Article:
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30 June was a victory, says Egypt PM

Monday marks the first anniversary of protests calling for Islamist president Mohamed Morsi to step down and for early presidential elections

Ahram Online, Monday 30 Jun 2014
Ibrahim Mahlab
Egyptian Prime Minister Ibrahim Mahlab (Photo: Reuters)
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Prime Minister Ibrahim Mahlab has said "the June 30 revolution was a huge victory and brought happiness to many people".

He made the comments in a televised interview with Dream satellite channel on Sunday.

Monday marks the first anniversary of the biggest wave of protests since the January 25 revolution, which called for Islamist president Mohamed Morsi to step down and for early presidential elections.

Mahlab also spoke on a number of issues, including President El-Sisi's meeting with Saudi King Abdullah Bin Abdulaziz. He stressed that this meeting showed Saudi Arabia has strong ties with Egypt.

Mahlab also urged Egyptians, during the interview with Wael El-Ebrashy, to work during the holy month of Ramadan to overcome the country's economic crisis.

President Morsi became Egypt's first democratically elected president on 30 June 2012. However, his performance displeased many, including some factions that had supported him in the final round of the presidential election against Ahmed Shafiq, Mubarak's last prime minister, who was perceived by revolutionary groups as an extension of the old ousted regime.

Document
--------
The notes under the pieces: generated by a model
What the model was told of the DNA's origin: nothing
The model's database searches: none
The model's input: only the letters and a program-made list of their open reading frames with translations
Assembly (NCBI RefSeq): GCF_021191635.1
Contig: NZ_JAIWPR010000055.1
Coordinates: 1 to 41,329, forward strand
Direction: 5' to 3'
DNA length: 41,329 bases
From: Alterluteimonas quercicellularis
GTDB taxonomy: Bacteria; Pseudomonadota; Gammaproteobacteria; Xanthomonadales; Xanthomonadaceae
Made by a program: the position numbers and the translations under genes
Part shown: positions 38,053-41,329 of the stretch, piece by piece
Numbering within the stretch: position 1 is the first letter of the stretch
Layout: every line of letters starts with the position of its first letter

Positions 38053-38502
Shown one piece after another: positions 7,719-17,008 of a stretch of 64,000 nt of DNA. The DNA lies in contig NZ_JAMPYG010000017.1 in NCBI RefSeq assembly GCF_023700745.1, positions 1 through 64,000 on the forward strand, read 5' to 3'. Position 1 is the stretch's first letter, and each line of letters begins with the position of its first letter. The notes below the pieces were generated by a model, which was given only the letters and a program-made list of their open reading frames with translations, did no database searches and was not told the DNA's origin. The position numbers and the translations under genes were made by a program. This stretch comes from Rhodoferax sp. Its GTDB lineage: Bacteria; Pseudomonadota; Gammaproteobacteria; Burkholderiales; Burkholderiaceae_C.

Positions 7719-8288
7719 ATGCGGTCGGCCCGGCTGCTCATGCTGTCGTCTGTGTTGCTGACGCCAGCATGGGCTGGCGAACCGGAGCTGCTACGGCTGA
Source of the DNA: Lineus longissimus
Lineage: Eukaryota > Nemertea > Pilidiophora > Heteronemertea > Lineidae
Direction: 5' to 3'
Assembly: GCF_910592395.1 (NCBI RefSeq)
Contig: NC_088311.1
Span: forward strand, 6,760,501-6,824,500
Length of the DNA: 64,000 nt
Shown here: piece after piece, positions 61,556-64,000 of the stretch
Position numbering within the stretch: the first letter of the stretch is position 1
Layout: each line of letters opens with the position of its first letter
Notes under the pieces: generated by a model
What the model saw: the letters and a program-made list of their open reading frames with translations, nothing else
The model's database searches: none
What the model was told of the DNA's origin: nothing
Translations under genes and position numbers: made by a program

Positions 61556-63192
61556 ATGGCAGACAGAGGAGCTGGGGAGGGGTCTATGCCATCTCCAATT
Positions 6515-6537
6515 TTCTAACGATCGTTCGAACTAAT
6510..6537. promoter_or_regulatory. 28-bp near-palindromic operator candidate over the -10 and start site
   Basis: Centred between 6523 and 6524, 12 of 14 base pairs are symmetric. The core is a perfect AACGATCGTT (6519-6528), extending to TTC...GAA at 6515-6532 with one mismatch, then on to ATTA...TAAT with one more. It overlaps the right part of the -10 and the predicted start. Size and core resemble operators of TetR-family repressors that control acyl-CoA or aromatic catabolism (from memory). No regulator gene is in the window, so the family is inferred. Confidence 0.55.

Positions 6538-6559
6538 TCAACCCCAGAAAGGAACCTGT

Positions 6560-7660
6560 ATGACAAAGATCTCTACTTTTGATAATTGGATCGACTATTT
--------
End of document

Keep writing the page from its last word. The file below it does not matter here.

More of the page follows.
Protests broke out a week in advance of 30 June in Cairo, Alexandria, Daqahliya, Sharqiya, Zagazig and elsewhere. Masses nationwide took the streets on 30 June demanding early presidential elections.

On 3 July 2013, Egypt`s current president and former military chief Abdel-Fattah El-Sisi, backed by opposition figures, announced the removal of the president amid massive protests.

Later the same day, the military unveiled a roadmap which included empowering the head of Egypt's High Constitutional Court, Adly Mansour, to run the country until a new president was elected via early presidential polls.

Since Morsi was ousted his supporters have been protesting regularly to call for his return. They have also called for an uprising on 3 July.

Morsi is currently jailed facing a number of charges in separate trials, including espionage and inciting the murder and torture of opposition protesters outside the presidential palace in December 2012.

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